Somehow this drink kinda tastes better when you’re drinking out of a red plastic cup (chemistry yo!), so don’t feel bad if you want to ditch a highball glass.
This mixed drink is variation of the extremely popular mule. In its most basic form, a London Buck is gin, lime juice, and ginger beer garnished with lime, mint, or cucumber. A great way to amp this drink up a notch is to steep your gin overnight with grated fresh ginger to really kick its ass. Strain off the ginger and throw the gin in the freezer.
This is a spicy and refreshing drink that can cool down any summer day.
Campari is the bitters of the gods — well, the Roman gods anyways. If you’re into Negronis, then the Americano is the mixed drink for you. One part Campari and one part sweet vermouth is topped with a nice and very soft mineral water (preferably from Italy) to create the Americano.
Add in a twist of orange and you’ll be transported to a sun-soaked piazza somewhere in Italy.
Don’t @ me in the comments, I didn’t name this drink. This highball is the simple mix of vodka and soda water with a lime as a garnish. It’s low cal, and largely tastes of whatever water you’re using with a dash of lime in it. If you use shitty vodka, it’ll taste of shitty vodka.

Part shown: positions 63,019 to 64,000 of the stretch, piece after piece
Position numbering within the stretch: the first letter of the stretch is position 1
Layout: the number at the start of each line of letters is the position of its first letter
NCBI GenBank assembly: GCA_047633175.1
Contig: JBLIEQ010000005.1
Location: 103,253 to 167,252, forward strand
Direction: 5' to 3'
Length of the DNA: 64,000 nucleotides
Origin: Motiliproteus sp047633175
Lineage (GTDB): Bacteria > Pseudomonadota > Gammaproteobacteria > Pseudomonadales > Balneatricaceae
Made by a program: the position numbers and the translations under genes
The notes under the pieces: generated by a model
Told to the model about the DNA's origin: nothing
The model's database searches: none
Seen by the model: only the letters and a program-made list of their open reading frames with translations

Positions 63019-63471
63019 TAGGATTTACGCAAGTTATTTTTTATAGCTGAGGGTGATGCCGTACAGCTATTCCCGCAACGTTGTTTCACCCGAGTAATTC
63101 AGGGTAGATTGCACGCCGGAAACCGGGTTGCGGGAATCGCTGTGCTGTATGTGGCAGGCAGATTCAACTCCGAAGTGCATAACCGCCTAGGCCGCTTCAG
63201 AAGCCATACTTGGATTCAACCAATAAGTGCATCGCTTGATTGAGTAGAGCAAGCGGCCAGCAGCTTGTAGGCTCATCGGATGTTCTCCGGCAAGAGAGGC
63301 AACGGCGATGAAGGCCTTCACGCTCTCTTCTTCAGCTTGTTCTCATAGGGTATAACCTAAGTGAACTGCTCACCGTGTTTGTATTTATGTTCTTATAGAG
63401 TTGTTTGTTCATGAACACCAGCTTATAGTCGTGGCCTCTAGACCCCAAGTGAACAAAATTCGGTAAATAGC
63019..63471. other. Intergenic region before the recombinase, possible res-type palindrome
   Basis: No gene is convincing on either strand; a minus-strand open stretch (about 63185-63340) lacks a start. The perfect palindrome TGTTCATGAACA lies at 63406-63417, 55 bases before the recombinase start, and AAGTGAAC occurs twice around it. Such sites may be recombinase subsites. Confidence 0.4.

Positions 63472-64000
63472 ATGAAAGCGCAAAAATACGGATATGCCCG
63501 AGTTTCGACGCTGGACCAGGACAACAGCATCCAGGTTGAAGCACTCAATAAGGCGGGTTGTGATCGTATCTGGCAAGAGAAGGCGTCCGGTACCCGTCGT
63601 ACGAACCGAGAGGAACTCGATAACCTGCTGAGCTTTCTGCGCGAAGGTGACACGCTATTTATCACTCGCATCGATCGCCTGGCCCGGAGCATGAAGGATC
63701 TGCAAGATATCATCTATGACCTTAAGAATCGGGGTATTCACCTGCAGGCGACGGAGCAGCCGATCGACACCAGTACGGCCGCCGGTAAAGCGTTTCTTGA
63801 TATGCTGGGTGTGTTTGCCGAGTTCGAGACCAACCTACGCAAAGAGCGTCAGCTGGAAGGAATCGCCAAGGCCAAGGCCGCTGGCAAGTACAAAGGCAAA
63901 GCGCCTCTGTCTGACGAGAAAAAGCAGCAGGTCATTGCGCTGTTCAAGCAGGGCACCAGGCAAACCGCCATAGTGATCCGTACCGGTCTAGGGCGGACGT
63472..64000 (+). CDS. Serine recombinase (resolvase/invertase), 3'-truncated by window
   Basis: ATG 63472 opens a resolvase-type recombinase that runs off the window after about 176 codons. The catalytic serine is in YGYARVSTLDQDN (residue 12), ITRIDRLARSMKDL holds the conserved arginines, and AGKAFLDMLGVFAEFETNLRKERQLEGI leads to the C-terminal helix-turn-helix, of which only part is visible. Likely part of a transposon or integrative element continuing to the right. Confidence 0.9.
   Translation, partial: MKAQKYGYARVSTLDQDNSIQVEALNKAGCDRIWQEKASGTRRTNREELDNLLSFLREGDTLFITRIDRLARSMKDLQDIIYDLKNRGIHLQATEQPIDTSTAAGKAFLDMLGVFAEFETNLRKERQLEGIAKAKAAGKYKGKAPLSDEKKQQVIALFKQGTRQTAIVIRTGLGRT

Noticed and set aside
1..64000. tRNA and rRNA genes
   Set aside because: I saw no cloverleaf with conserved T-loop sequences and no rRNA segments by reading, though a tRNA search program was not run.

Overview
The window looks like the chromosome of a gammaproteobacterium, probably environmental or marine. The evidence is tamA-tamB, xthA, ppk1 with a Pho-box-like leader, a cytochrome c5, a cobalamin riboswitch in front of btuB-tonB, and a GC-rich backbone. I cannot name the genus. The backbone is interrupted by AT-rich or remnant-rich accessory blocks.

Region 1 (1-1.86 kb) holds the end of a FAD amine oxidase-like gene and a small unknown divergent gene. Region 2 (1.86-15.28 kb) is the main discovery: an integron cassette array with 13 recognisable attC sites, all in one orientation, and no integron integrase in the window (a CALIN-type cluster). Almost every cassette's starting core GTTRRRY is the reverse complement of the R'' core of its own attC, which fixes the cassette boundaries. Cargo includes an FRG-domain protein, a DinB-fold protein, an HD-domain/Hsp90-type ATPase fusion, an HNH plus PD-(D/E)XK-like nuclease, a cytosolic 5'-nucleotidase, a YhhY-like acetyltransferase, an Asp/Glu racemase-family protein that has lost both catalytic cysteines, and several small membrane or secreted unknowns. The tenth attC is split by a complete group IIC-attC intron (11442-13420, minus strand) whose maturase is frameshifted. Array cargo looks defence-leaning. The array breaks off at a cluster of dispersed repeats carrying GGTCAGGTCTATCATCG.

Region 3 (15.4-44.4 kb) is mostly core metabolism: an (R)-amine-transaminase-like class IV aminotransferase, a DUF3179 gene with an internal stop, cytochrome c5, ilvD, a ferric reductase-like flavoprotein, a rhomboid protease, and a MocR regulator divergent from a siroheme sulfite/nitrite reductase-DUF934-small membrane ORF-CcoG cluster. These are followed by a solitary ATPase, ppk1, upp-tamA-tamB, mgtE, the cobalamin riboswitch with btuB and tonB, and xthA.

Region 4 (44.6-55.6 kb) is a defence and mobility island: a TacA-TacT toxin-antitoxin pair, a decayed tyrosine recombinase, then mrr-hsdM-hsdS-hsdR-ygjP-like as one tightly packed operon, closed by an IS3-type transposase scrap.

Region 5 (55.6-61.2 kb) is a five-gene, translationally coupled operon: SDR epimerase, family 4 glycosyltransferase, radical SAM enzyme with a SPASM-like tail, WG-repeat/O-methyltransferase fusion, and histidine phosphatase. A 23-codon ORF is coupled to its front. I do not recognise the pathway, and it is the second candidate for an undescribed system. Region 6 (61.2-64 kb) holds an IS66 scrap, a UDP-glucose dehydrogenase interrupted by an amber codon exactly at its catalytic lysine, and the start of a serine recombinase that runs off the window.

SEVEN & SEVEN
A working class classic, the Seven & Seven highball ditches the mineral water for the sweetness of 7-Up. Seagram’s Seven is a blended American whiskey that needs more blending to make it drinkable — enter the lemon lime soda. Glassware doesn’t really matter here. It’s also probably your best bet to order one at a real dive bar — the pour will be stiff and the shot of pop from the bar gun will be light.
Viva Cuba! Our anti-Cuban rhetoric over the last half-century has led a lot of Americans to call this a rum and coke. But that dismisses the creation of the drink and American and Cuban history. According to bar myth, the Cuba Libre was invented during the Spanish American War in Havana, when American GIs mixed their coke with local rum and limes and called it the Free Cuba! because they were down there freeing Cuba from the Spanish. We goddamned named the drink ourselves, so, yeah, let’s start calling it a Cuba Libre again. Also, learn about the Spanish American War.
It’s crucial to use a sugar cane based cola here. Just like with the Jack and Coke corn connection, rum is a sugar cane based spirit that pops when you use a sugar cane based cola.
This is another hugely popular drink. It’s a base of vodka mixed with lemon juice and topped with a nice and spicy ginger beer. Another pro tip is to do the same as the with the gin for a London Buck and steep it with fresh ginger overnight. Garnish with some lime or nice cooling cucumber and it’ll make your next Mule a bombastic, spicy delight.